she told him.
"Indeed, I am," he replied. "It is most pleasant.
However…" He took a step back and turned to a nearby
table. When he turned back he held something in his
She gasped and stepped back fearfully as he
approached. She didn't have time to turn her head when
he lifted his hands, but she closed her eyes. "Don't—!"
"Better?" he asked, and stepped back again.
She blinked, recognizing the familiar weight resting
on her cheeks and her ears. When she opened her eyes
she could see her adversary clearly.
"They were found when your cabin was searched,"
he told her.
"Oh." She blinked again as the details that had been
a blur before came into vivid clarity. Good gracious, but
the smirking fiend was handsome! She lifted her head to
as haughty an angle as she could manage, but still
couldn't stop herself from saying, "Thank you." She
added, "Captain," for courtesy and formality's sake.
He nodded at her acknowledging his authority at
least in this small way. "I would be tempted to bite, too, if
I were half-blind. Now, let us begin where we left off on
your ship, before I was called away to finish the battle.
Tell me your name, fox-hair. Where will we be sending
the ransom request? For your sake I hope your father is a
If he meant to frighten her, he certainly succeeded.
His chilling words also reminded her of the danger her
beloved was in if these Barbary animals learned who he
truly was. That her father could indeed pay a king's
or at least a duke's—for her return would do
nothing to help Derrick. The corsairs had spies in the
ports of the Mediterranean; it would be known that the
Scourge of Algiers was betrothed to the daughter of the
Duke of Pyneham. If she admitted her identity, they would
know who Derrick was. He would be tortured and killed.
She could not think of her own comfort and safety, when
the man she loved was in such grave danger
So she answered the corsair's question with the
truth, but not a truth that would save her. She did it for
"I should have let them execute him," she muttered now,
as she held the letter out toward her father. How could
anyone be so young and romantically foolish as she'd
been in those days? "Will you please stop pacing and talk
to me, Father?" she asked. "This is important."
He pointed an accusing finger at her. "If I am
agitated, whose fault is that?"
"Mine," she answered promptly. She shook the
paper at him. "Will you please read this?"
"I didn't send for you to read any excuses you might
have jotted down, mistress scholar. The viscount and I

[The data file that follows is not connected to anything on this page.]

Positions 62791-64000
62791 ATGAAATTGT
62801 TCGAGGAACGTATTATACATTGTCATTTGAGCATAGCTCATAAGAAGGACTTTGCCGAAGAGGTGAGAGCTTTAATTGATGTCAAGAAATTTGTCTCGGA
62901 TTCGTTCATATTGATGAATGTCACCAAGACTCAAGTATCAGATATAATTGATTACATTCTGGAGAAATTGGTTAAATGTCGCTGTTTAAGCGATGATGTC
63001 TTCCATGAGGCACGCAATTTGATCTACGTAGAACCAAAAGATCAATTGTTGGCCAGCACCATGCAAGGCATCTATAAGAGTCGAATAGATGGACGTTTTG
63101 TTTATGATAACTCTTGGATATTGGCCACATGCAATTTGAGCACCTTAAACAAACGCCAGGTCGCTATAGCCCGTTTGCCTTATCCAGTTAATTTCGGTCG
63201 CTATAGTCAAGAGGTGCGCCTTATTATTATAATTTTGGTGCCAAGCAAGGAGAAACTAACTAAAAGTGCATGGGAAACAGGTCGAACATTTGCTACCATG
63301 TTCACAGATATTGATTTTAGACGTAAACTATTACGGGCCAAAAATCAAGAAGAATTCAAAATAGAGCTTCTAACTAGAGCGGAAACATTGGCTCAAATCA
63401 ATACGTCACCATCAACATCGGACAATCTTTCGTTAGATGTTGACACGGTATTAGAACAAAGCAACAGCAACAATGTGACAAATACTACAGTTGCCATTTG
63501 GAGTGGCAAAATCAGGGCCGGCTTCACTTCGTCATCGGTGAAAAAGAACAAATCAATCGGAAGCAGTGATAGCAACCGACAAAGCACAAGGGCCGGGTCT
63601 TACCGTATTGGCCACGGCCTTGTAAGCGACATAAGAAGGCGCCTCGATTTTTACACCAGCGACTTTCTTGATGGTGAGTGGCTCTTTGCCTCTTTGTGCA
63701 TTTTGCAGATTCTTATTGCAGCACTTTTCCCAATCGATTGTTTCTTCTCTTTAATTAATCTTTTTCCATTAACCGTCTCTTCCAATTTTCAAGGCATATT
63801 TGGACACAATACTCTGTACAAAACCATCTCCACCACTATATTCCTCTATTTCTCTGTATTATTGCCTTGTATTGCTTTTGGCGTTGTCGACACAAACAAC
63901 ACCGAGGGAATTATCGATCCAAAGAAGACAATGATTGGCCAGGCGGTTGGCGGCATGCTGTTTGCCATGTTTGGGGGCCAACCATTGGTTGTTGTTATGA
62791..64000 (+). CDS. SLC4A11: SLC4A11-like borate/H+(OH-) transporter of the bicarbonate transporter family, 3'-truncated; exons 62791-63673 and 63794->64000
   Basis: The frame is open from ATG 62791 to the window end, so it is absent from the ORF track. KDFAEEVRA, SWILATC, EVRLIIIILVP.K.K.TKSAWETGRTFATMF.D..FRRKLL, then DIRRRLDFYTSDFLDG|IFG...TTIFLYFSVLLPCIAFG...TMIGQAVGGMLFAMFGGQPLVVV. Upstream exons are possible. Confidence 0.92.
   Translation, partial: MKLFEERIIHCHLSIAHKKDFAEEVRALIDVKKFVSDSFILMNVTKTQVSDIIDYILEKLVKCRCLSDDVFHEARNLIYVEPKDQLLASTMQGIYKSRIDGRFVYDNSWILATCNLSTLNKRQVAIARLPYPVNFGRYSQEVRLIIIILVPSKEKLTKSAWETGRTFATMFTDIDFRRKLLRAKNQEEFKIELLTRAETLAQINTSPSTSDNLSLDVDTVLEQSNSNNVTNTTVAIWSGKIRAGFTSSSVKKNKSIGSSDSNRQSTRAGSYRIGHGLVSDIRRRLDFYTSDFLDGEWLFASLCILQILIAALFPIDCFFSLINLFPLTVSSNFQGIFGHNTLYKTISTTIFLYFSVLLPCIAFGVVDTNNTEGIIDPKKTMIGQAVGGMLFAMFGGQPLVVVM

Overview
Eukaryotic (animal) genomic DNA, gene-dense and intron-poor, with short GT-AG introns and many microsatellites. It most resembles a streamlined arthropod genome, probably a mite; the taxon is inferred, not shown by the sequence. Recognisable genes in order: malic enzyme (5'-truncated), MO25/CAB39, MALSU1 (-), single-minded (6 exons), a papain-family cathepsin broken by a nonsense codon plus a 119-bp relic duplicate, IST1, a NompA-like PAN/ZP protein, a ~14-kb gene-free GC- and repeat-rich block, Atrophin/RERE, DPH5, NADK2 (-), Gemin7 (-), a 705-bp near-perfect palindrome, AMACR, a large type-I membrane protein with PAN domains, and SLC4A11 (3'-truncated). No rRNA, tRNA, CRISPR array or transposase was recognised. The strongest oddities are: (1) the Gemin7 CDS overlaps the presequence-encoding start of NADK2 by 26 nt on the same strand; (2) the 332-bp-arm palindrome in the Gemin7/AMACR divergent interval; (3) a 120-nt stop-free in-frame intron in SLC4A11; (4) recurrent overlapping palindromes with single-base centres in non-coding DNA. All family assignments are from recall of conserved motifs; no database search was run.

have been friends for years. I cannot believe that you
would insult him and his son in such a cruel fashion. You,
Honoria. You of all people, who know what it is like to
be whispered about and falsely accused. After the debacle
with Captain Russell—"
"That's what I'm talking about," Honoria persisted.
She waved the much-wrinkled paper before him again.
"Derrick." She nearly choked from making herself speak
the name, that was how much it still hurt. "Captain
Russell." The formality came easier—of course.
Formality and propriety were the only armor she had. She
wrapped herself in her defense now and went on with
precise clarity. "Captain Russell wrote me this letter,
Her father finally snatched the letter from her.
Honoria stepped back and breathed a sigh of relief as he
quickly read the paper. Everything would be all right
now. Her papa would deal with everything. She could go
back to the country and forget all about—
The Duke of Pyneham lifted his head and gazed on
her with a bright, benign smile. "This is wonderful news,
Honoria sat down. That there was no chair nearby
had no effect on her action. She could not stand, therefore
she sat, landing with a hard thud on the Turkey carpet
before the desk. She could not draw breath and lights
danced before her eyes. "Wha-wha-wha…?"
Her father helped her up and to a seat near the
hearth. "Good gracious, child," he asked worriedly.
"What's gotten into you in the last twenty-four hours?"
She did not know what had gotten into her, either.
She was behaving most uncharacteristically. She had
shown her emotions in public, put on a display of temper,
and cried and raged and shouted. And for what? A pair of
worthless men. It had to stop, and it would. Right now.
Honoria put her hand over her heart and drew in a
deep breath. She would be calm. She would not allow the
man—any man—to rob her of her self-control! No, and
no, not ever again. She was poised, self-possessed, cool,
and impervious, above such petty, foolish things as
emotions. Upset? Her? Never.
"I think, sir," she told him, "that I should ring for
tea." But when she rose from her chair, it was not to
summon the butler as she'd intended. She walked first to
the desk, then to the hearth, where she tossed the letter
onto the fire.
Honoria gave a small shake of her head. "Oh, dear,"
she murmured very softly. "Another dramatic gesture."
She blushed hotly at the memory of slapping poor Mr.
Marbury, and told herself the warmth that burned through
her was from being so close to the fire. She did not want
to think about Mr. Marbury. Not about what they had
done last night; certainly not about what they had done—
"That was another man, another place." She took
another one of those deep, calming breaths, which did not
help steady her racing pulse at all. She tried to make
herself believe that Marbury and Moresco were not one
and the same, because it was illogical to believe